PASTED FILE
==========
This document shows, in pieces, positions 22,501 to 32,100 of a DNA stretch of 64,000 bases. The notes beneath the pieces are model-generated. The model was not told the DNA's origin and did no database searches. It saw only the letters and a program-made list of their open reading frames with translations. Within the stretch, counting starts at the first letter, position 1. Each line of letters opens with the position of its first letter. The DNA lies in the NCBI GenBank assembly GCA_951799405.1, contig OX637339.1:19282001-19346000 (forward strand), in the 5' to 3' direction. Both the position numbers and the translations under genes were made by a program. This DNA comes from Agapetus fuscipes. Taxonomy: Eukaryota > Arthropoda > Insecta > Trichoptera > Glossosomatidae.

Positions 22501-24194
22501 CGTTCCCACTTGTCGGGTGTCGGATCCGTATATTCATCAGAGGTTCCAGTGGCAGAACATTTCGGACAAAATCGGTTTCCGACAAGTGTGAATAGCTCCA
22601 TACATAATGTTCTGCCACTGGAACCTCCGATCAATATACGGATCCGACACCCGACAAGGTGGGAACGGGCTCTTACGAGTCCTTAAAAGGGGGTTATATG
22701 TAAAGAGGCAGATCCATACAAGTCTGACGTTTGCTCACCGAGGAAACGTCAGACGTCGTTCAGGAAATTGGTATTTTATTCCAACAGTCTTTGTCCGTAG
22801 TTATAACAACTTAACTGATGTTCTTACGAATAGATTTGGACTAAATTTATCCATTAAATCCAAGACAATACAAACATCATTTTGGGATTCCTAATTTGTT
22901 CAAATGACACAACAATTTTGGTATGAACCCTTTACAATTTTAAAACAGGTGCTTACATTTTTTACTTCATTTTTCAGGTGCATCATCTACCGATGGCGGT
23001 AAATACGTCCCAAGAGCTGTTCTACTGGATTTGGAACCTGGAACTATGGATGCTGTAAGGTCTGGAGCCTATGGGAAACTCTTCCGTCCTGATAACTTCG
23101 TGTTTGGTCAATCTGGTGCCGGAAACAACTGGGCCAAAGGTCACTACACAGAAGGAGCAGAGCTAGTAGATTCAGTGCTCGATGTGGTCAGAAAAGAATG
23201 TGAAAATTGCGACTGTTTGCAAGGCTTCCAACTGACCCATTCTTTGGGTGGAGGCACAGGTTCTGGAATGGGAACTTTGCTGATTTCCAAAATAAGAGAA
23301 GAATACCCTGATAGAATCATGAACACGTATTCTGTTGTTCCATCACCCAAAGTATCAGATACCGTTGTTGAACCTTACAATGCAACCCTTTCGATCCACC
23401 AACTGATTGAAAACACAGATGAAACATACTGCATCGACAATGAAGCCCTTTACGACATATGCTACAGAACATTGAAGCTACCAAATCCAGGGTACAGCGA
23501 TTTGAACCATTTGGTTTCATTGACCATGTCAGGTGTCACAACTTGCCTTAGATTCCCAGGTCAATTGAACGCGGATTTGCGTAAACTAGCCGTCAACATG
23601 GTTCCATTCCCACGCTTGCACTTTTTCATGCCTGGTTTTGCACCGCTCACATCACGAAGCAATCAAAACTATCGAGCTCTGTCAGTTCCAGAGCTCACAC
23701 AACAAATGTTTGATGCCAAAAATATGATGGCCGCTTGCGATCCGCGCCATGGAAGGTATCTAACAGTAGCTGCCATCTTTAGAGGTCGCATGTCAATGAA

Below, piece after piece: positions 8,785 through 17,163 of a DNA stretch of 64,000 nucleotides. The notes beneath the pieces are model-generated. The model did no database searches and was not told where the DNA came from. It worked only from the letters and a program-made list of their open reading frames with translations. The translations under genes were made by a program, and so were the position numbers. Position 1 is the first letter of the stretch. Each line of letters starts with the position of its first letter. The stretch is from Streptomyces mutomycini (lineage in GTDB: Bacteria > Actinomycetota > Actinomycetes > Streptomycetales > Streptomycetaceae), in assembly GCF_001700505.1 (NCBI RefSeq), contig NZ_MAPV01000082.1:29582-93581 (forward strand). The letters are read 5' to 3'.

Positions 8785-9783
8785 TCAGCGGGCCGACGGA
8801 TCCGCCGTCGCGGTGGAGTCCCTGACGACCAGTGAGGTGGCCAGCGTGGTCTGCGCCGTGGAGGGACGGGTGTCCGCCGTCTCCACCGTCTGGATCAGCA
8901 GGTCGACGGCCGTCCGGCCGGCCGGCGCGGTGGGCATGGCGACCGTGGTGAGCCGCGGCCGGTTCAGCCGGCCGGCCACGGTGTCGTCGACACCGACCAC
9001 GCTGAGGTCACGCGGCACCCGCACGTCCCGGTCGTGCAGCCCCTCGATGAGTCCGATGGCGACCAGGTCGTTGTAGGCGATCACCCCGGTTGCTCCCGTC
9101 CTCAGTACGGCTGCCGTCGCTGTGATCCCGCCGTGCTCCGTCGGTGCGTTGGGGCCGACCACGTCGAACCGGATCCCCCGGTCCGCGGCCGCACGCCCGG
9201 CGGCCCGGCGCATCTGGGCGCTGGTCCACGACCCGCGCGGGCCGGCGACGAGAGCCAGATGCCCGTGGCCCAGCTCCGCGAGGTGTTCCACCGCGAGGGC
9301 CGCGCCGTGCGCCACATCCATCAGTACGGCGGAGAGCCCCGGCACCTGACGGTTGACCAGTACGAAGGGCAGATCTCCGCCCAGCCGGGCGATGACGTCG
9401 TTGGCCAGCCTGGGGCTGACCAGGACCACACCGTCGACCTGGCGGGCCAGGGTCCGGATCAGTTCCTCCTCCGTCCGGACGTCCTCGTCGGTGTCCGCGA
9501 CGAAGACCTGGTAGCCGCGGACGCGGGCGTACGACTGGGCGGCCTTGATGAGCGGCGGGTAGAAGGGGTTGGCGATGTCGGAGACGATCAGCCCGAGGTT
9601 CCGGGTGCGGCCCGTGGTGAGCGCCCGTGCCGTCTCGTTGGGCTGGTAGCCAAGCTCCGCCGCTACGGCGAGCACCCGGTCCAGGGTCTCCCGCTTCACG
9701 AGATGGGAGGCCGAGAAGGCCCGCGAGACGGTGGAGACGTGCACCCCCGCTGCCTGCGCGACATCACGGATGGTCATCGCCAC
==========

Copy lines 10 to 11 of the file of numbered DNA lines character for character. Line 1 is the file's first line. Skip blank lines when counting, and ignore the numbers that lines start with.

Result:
23201 TGAAAATTGCGACTGTTTGCAAGGCTTCCAACTGACCCATTCTTTGGGTGGAGGCACAGGTTCTGGAATGGGAACTTTGCTGATTTCCAAAATAAGAGAA
23301 GAATACCCTGATAGAATCATGAACACGTATTCTGTTGTTCCATCACCCAAAGTATCAGATACCGTTGTTGAACCTTACAATGCAACCCTTTCGATCCACC